Michele Ballantyne is Chief Operating Officer, Recording Industry Association of America (RIAA). As COO, Ballantyne manages the day-to-day operations of the RIAA. A driving force for updating intellectual property laws for the digital age, she has played an instrumental role in advocating for congressional reforms including the Music Modernization Act, the PRO-IP Act that established the nation’s first Intellectual Property Enforcement Coordinator in the Executive Office of the President, and the Higher Education Opportunity Act of 2008 that provided colleges and universities with meaningful tools to reduce the illegal downloading of copyrighted works on campuses. Before her time at RIAA, Ballantyne has worked in the highest reaches of government, including as Special Assistant to President Bill Clinton, Special Counsel to then-White House Chief of Staff John Podesta, and as General Counsel for Senator Tom Daschle. Ballantyne earned a B.A. from Carleton University in Ottawa, Canada, a Masters Degree from George Washington University and her law degree from the Georgetown University Law Center. She is a member of the Steering Committee of the Ron Brown Scholar Program, which provides academic scholarships, service opportunities, and leadership experiences for African American students. Growing up, Ballantyne listened to an eclectic range of music including reggae, soca and dancehall, as well as Motown, classic rock and 80’s pop music. She feels lucky to have had the opportunity to see Prince and George Michael in concert. Her Jay-Z and Justin Timberlake fandom is legendary, although country artist Brett Eldredge is her not-so-secret passion – a constant source of bemusement to her husband and son.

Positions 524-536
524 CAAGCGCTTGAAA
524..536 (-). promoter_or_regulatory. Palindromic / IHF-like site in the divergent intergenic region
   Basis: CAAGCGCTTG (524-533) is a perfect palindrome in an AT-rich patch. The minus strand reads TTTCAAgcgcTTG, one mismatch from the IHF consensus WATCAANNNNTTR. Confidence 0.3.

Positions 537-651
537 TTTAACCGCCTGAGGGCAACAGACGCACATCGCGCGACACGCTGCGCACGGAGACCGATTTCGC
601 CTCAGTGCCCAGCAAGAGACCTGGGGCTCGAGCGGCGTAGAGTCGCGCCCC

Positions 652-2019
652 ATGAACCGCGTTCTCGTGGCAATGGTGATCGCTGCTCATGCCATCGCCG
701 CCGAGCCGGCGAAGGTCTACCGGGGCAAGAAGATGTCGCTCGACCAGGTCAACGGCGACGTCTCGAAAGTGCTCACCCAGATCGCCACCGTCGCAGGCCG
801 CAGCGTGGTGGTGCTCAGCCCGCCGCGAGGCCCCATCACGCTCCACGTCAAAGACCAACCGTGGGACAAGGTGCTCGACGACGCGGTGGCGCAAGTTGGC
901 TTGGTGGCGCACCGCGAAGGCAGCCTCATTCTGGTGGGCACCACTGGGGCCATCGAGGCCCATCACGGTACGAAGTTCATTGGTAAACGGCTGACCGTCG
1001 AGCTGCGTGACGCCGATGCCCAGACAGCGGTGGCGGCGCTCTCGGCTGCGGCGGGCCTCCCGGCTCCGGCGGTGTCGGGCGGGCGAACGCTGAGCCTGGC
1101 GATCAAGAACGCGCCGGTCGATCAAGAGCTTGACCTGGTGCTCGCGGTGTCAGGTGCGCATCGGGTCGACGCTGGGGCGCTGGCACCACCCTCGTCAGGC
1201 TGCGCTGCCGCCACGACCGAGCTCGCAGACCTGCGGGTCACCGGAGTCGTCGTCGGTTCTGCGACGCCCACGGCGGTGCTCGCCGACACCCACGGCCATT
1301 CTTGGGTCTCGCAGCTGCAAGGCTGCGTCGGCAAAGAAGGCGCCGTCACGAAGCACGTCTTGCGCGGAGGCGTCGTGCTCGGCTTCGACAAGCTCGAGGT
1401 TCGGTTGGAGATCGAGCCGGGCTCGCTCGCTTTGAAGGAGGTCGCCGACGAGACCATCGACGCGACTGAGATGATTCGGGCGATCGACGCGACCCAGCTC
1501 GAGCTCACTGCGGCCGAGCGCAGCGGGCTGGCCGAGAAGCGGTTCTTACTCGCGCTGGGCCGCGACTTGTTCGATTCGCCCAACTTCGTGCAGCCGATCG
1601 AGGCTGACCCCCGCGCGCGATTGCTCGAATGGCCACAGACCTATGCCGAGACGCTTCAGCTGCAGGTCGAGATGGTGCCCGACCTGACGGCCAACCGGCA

Brad Buckles is Chief Content Protection Officer, Recording Industry Association of America (RIAA). Buckles is responsible for leading the industry’s strategic efforts to address digital and physical music theft. As head of the RIAA’s Content Protection unit, Buckles oversees dozens of analysts, technical specialists and investigators in Washington and throughout the country who work to take down illicit copies of songs online and who play a big role assisting various law enforcement agencies as they address criminal instances of digital and physical piracy. Before joining the RIAA in 2004, Buckles was head of the federal Bureau of Alcohol, Tobacco, Firearms and Explosives (ATF). Mr. Buckles also served as an attorney in the Office the General Counsel at the Department of Treasury, as ATF Chief Counsel and as ATF Deputy Director. Buckles earned his Bachelor of Arts in political science from University of Wyoming and his Juris Doctor from Washburn University in Topeka, Kansas.